A dearest friend and I visited Lambertville, PA in March 2016 and I picked this photograph out of a bowl at The People’s Store. The photo depicts James Polk Derby in front of his drugstore at 375 Main Street, Fitchburg, MA. Records I found showed that Derby operated a drugstore at this address between 1890 and 1913.

Derby had drugstores at several addresses in Fitchburg over the years, and during 1883-1885 operated a drugstore at 44 Harrison Street in Boston. A significant part of Derby’s business was manufacturing and selling medicines such as “Derby’s Nerve Food.”

nerve food.png

Derby was born 8 January 1847 in Lowell, MA and lived most of his live in Fitchburgh. He died in Charlton, MA on 14 November 1927. He married Emma A. Procter (1853-1923) in October 1871 and they had three sons: James Harry Derby (1873-1897); Otis P. Derby (1875-??), and John Andrew Derby (1879-??). He later married Lucy P. Brown (1850-1923).

James Harry died young of a heart ailment while in Boston.

Otis was charged with embezzling $18 from his employer in 1897. In 1898 Otis enlisted in the Army for Spanish-American War. His occupation was “drug clerk” so he must have been working for his father. According to a letter he wrote to his grandfather, Captain John B. Procter, on 27 September 1899, which was published in the Fitchburg Sentinel on 10 November 1899, Otis saw heavy combat as a member of Battery L, 3d U.S. Heavy Artillery. He was discharged on 1 November 1899. I found no further information after that.

John Andrew was living in San Diego, CA when he registered for the draft in September 1918. In 1924 he was in Hawaii and renewed his passport for a trip to the Far East. I lost his trail at that point. The passport renewal application was the only document confirming that Polk was his father’s middle name, and it contained John Andrew’s photograph:

John Andrew Derby head shot

Derby’s brother, Gilbert H. Derby, was a hotelier and owned Derby House in Fitchburg, The Summit House atop Mount Wachusett, and Pine Cottage at Old Orchard Beach.

It turns out that newspapers.com makes available three newspapers covering Fitchburg, MA between 1829 and 1977. There is a newspaper story that recurred every few years concerning a Derby Family Heirloom: The family possessed a letter signed by George Washington discharging Amos Derby after service in the Revolutionary War. Amos was Derby’s great-grandfather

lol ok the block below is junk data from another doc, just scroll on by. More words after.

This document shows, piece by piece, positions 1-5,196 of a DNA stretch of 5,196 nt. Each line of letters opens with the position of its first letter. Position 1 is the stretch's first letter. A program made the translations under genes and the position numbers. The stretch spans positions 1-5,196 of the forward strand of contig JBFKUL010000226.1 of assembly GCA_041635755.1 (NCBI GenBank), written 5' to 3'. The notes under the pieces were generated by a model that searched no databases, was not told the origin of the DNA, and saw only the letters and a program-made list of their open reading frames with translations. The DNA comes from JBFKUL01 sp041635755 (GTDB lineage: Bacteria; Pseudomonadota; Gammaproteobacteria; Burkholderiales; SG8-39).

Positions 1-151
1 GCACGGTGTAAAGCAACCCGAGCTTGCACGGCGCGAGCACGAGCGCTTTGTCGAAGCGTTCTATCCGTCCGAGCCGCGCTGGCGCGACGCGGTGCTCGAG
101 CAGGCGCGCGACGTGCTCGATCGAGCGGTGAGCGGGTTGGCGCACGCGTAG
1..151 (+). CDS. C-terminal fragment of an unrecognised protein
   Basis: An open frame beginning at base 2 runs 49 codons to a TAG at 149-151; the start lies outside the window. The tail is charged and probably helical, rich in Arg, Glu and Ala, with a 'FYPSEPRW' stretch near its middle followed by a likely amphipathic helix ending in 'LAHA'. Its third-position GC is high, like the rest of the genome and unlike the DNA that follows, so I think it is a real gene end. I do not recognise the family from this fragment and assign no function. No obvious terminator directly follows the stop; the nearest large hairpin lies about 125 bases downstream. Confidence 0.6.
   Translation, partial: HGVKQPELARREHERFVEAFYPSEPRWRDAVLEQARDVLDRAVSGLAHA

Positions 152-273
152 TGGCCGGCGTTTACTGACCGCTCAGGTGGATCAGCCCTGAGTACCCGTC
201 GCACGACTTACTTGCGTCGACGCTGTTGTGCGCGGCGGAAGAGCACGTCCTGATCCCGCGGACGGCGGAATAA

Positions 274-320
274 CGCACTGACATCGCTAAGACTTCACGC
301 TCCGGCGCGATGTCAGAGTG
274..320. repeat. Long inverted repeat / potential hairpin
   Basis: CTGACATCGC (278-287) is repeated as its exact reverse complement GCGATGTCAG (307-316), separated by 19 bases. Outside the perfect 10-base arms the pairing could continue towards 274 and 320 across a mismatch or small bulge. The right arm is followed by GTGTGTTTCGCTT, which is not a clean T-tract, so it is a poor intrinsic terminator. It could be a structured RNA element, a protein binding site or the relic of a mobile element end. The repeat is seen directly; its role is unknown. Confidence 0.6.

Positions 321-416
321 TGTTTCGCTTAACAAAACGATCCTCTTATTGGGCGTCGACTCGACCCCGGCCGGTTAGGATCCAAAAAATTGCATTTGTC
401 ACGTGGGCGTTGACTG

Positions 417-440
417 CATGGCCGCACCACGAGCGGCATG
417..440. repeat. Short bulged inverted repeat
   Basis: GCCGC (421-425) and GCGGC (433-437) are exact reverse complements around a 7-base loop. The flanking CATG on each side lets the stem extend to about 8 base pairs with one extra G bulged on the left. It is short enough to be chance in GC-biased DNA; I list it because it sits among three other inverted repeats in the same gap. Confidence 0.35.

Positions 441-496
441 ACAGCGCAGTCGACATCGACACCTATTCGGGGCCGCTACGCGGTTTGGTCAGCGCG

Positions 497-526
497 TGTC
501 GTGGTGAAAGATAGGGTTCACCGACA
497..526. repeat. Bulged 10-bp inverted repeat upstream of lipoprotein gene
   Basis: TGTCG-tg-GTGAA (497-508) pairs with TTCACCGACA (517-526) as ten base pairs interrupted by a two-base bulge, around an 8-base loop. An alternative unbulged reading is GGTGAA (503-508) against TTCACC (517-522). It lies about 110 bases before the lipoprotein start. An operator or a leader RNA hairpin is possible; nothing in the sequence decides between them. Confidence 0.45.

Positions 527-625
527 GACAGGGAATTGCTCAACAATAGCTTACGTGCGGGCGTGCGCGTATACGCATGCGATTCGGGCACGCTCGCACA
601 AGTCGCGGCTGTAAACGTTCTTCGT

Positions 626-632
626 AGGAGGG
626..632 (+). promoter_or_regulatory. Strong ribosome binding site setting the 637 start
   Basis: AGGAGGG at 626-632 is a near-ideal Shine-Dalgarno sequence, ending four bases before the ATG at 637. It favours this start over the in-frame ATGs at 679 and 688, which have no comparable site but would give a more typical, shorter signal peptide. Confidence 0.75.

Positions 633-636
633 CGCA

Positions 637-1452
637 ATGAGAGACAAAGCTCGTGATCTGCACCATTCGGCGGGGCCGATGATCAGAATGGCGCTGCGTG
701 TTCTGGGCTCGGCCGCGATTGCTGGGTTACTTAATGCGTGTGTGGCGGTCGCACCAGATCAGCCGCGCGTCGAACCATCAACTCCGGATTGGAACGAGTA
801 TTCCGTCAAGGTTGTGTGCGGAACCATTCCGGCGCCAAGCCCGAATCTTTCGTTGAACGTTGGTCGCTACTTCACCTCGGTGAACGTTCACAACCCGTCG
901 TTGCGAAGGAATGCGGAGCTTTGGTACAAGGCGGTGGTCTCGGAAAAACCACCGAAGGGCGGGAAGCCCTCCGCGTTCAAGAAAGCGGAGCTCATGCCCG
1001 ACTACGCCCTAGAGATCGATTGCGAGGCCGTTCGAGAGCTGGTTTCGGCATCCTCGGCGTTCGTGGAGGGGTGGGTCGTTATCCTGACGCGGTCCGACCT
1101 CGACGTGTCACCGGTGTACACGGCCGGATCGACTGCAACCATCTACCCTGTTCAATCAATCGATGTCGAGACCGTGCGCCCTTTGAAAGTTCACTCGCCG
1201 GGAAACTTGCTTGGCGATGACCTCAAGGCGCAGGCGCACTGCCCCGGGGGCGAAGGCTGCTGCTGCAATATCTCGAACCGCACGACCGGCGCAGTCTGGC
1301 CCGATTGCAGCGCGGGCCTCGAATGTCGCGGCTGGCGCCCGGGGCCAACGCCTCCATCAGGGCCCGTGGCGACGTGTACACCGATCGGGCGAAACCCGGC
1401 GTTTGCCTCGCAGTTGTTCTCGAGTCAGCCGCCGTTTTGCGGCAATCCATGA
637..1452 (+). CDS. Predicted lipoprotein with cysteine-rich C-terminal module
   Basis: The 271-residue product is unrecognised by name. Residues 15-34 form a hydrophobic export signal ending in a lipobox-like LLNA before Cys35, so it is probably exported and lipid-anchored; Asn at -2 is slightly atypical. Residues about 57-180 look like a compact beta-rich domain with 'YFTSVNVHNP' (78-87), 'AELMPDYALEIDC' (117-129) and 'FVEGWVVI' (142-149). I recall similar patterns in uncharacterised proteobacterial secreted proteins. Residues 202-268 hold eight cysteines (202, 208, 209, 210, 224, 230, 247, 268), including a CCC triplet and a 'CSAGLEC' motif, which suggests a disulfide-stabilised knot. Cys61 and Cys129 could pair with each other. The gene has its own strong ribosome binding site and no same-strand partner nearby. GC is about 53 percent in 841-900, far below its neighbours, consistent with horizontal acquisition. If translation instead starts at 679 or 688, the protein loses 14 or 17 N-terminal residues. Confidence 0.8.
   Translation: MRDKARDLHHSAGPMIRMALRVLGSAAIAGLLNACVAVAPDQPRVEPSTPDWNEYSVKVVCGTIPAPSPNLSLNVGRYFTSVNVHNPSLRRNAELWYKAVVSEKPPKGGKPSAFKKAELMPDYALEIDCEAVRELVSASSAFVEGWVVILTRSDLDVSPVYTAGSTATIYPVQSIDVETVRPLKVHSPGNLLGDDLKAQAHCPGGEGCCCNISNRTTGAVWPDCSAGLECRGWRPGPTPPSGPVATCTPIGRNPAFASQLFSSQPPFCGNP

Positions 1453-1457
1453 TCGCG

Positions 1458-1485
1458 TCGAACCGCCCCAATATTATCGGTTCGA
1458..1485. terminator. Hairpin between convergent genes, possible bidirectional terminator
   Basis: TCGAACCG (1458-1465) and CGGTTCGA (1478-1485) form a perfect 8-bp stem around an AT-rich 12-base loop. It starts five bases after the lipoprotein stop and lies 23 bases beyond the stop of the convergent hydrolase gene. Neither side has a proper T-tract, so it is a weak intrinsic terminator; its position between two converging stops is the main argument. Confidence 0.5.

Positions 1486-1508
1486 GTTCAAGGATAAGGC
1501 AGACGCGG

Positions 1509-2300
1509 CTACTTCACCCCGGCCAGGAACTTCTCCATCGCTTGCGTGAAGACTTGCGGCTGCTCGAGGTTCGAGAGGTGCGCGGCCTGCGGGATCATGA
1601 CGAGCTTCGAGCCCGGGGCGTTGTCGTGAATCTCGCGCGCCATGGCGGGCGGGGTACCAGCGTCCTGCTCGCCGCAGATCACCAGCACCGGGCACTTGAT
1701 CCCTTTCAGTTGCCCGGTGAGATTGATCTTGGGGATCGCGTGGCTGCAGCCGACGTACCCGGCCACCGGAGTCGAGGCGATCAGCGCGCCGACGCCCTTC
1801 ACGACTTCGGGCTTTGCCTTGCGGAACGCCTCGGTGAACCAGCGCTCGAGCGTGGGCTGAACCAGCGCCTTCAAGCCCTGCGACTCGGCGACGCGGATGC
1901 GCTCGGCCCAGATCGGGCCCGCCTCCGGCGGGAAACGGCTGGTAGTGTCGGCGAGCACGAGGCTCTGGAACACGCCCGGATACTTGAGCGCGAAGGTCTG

Ah, well . . . I could go on and on about this interesting family, and I could spend more time to tie up the many loose ends, but there are other projects (and housework) to do, so I’ll leave this saga to the next curious person who happens along.

Update as of 18 May 2016: Today I learned the following from a representative of the Fitchburg Historical Society: “The street numbers were changed since this photo was taken. The entire block from 349-375 is no longer there. It has been replaced by a new park, and by Boulder Drive, which was built in the 1960’s.” That’s not much information to go on, but comparing a googlemaps.com version to a circa 1890 version of Fitchburg gives one an approximate location. It would take some serious GEOINT to nail things down for certain. I’ll leave that for future historians, should any be interested. This all makes the following paragraph and photograph nil-val, as we used to say in the USAF. I’ll leave it on the page to remind me to check for such things.

BTW: Based primarily on the situation of the 2d floor windows, I think 375 Main Street looks like the below photograph these days, though the current address is 365 Main Street:

375 Main Street

 

James Polk Derby